While Ireland celebrated their third Grand Slam, Scotland were the only movers in the top 10 of the World Rugby Rankings following the final round of the NatWest Six Nations Championship.

As he has done so many times before, Greig Laidlaw stepped up to kick the last-gasp penalty that spared the Scots from defeat at the Stadio Olimpico in Rome, Gregor Townsend’s side emerging with the tensest of 29-27 victories.

The three-hundredth of a point on offer for their first away win of the season took Scotland above South Africa and into fifth, the position they were at the start of the Championship. Italy are also unchanged over the duration of the competition, in 12th place, but with 71.10 points instead of 71.25.

Having wrapped up the Grand Slam with a famous St Patrick’s Day victory over England at Twickenham, second place belongs to Ireland until at least the summer. As well as moving above England en route to the title, the five straight wins have boosted Ireland’s score to 89.11 leaving them 4.88 points adrift of the world’s number one team New Zealand.

Had it not been for Elliot Daly’s second try and a late effort from Jonny May, the 24-15 scoreline against England would have been far worse. A loss by 16 points or more would have taken them to within 11-hundredths of a point of Australia in fourth. As things stand now, that cushion is still only a fraction under three-quarters of a point.

In finishing fifth in the Six Nations table, their worst performance in just over two decades, England have slipped from second to third in the rankings and have lost 4.64 points since the competition began on 3 February.


Wales end the Six Nations where they started it, in seventh place but with 83.41 points compared to 82.08, while France, who they beat 14-13 at the Principality Stadium on Saturday, rose one place to eighth, mainly thanks to their win over England in round four.

Not many points were on offer for Georgia in the Rugby Europe Championship as they are by far and away the highest-ranked team in the competition, but they did accrue 0.16 of a point for Sunday’s 25-16, title-clinching victory against Romania. They remain in 12th place – five ahead of Romania, who celebrated qualification for RWC 2019 on the same day they lost Europe's second-tier crown to the Lelos.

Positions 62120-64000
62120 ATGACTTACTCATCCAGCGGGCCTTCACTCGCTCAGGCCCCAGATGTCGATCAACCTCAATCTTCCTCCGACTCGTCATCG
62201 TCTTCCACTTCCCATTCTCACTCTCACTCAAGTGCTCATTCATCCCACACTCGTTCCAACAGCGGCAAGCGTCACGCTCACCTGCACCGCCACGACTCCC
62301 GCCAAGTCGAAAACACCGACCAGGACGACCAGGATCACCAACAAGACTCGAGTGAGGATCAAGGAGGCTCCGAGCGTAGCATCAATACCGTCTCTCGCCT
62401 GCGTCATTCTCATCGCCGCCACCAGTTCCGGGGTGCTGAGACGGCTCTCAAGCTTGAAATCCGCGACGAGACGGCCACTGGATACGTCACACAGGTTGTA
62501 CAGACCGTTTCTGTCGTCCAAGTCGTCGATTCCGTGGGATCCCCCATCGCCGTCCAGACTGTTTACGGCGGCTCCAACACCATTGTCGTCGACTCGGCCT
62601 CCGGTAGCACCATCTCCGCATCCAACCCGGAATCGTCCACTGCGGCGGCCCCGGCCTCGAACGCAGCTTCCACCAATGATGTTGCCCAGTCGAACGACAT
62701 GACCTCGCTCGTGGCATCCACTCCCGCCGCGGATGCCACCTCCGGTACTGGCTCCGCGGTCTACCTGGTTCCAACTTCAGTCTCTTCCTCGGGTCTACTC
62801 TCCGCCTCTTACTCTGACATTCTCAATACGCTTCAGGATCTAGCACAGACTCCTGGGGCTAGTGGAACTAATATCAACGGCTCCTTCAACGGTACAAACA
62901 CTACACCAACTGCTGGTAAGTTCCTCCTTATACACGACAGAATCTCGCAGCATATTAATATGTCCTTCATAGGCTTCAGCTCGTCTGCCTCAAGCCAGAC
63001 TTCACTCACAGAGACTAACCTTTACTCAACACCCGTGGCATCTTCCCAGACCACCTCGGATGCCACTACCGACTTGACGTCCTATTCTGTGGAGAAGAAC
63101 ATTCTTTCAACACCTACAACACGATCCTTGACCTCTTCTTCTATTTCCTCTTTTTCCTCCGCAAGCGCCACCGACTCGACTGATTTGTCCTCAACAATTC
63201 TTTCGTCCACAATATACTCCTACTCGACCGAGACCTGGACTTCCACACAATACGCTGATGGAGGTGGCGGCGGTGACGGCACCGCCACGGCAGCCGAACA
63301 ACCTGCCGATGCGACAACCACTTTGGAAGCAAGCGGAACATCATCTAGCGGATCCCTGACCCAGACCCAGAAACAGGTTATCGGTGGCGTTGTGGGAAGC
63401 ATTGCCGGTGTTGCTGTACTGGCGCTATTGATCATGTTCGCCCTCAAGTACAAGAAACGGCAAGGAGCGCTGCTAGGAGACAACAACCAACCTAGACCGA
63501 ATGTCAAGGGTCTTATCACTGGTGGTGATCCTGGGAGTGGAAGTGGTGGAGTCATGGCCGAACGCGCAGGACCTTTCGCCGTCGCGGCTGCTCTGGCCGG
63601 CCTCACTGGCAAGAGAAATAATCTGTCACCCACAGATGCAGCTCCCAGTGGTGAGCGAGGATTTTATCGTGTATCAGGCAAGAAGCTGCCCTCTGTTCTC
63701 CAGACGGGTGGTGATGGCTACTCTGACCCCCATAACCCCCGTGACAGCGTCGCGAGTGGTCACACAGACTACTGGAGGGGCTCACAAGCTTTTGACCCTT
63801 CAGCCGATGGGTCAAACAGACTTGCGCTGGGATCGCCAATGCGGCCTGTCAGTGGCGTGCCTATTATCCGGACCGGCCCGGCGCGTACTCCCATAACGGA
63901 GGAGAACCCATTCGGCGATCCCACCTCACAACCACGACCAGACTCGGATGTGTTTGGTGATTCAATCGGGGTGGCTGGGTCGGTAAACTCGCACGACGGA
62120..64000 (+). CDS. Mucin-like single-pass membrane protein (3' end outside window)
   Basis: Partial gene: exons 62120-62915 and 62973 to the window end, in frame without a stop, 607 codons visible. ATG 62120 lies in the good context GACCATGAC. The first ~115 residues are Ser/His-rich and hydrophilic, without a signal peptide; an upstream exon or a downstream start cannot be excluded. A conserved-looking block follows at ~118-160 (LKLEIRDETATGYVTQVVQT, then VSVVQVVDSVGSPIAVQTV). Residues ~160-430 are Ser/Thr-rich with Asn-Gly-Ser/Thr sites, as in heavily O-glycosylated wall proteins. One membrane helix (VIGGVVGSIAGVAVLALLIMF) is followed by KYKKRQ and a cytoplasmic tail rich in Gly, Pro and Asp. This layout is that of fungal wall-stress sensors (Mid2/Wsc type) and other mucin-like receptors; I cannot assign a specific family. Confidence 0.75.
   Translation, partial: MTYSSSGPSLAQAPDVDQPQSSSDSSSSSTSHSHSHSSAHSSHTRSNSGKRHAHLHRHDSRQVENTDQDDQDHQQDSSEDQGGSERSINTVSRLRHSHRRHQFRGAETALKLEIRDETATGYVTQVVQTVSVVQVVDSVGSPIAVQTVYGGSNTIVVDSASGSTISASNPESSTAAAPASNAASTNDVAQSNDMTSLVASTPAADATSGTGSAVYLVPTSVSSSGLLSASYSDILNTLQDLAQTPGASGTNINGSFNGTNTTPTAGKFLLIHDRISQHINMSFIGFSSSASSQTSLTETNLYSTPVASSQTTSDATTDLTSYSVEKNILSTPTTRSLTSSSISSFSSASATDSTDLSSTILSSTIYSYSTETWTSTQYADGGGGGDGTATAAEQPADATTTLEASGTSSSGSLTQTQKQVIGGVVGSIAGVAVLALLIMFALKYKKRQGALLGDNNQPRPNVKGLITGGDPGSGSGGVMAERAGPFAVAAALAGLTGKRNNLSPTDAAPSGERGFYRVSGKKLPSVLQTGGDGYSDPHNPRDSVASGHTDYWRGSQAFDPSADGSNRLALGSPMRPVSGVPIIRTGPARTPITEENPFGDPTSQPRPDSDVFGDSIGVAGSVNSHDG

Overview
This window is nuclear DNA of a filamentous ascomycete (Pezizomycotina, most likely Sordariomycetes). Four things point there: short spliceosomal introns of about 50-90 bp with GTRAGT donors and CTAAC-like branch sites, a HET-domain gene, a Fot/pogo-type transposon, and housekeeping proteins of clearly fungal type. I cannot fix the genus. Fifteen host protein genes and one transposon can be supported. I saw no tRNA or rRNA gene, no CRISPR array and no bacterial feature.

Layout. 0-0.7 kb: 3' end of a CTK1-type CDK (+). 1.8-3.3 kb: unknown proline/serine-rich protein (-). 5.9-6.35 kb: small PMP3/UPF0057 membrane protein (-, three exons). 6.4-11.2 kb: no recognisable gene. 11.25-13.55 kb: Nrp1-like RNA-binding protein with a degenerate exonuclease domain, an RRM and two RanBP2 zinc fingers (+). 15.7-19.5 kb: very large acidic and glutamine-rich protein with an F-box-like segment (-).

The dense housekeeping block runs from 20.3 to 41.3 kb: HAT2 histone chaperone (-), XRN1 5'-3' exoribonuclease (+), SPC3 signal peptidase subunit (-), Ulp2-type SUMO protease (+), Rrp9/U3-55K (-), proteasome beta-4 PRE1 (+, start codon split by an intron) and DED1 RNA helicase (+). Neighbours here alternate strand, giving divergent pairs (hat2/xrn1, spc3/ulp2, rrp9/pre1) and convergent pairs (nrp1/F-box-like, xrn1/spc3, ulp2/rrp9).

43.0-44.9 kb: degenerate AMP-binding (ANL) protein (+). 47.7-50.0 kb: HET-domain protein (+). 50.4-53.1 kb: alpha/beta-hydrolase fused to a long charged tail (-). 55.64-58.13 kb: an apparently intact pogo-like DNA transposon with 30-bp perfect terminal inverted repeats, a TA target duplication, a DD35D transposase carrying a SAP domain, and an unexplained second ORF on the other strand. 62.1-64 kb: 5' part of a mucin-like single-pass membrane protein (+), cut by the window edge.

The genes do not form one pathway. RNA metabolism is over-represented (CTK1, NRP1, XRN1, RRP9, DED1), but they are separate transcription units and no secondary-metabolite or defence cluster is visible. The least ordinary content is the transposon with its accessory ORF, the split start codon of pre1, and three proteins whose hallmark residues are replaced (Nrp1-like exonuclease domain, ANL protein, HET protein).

Spain’s disappointing 18-10 defeat to Belgium handed the Oaks the Europe 1 ticket to Japan as well as costing them one place in the rankings. Los Leones drop to 20th with Russia, 57-3 winners away to Germany, replacing them in 19th.

Belgium’s first win over Spain in a dozen years and only their second ever was worth one and a half points but that was still not enough to lift them any higher than 25th.

Lowlands neighbours the Netherlands are hot on their heels in 26th, after a 27-10 win over the Czech Republic in Amsterdam kept their slim hopes of winning the Rugby Europe Trophy alive. Having finished their campaign on 19 points, the Dutch must now hope that Portugal fail to pick up any points from their final fixture against Poland away this Saturday.

Poland showed what they are capable of in establishing a 21-0 lead away to Switzerland, but the home side fought back to win a remarkable match, 30-21. Switzerland ‘s reward is a one-place rise to 32nd with the Czech Republic slipping below them.

Elsewhere, Malta moved up to 37th, a gain of two places, after wrapping up the Conference 1 South title with a 24-17 win away to their nearest rivals Israel, while Bosnia & Herzegovina edged out Andorra, 20-17, in the same competition. The victory saw them climb five places to 69th and leapfrog Saturday’s beaten opponents in the process.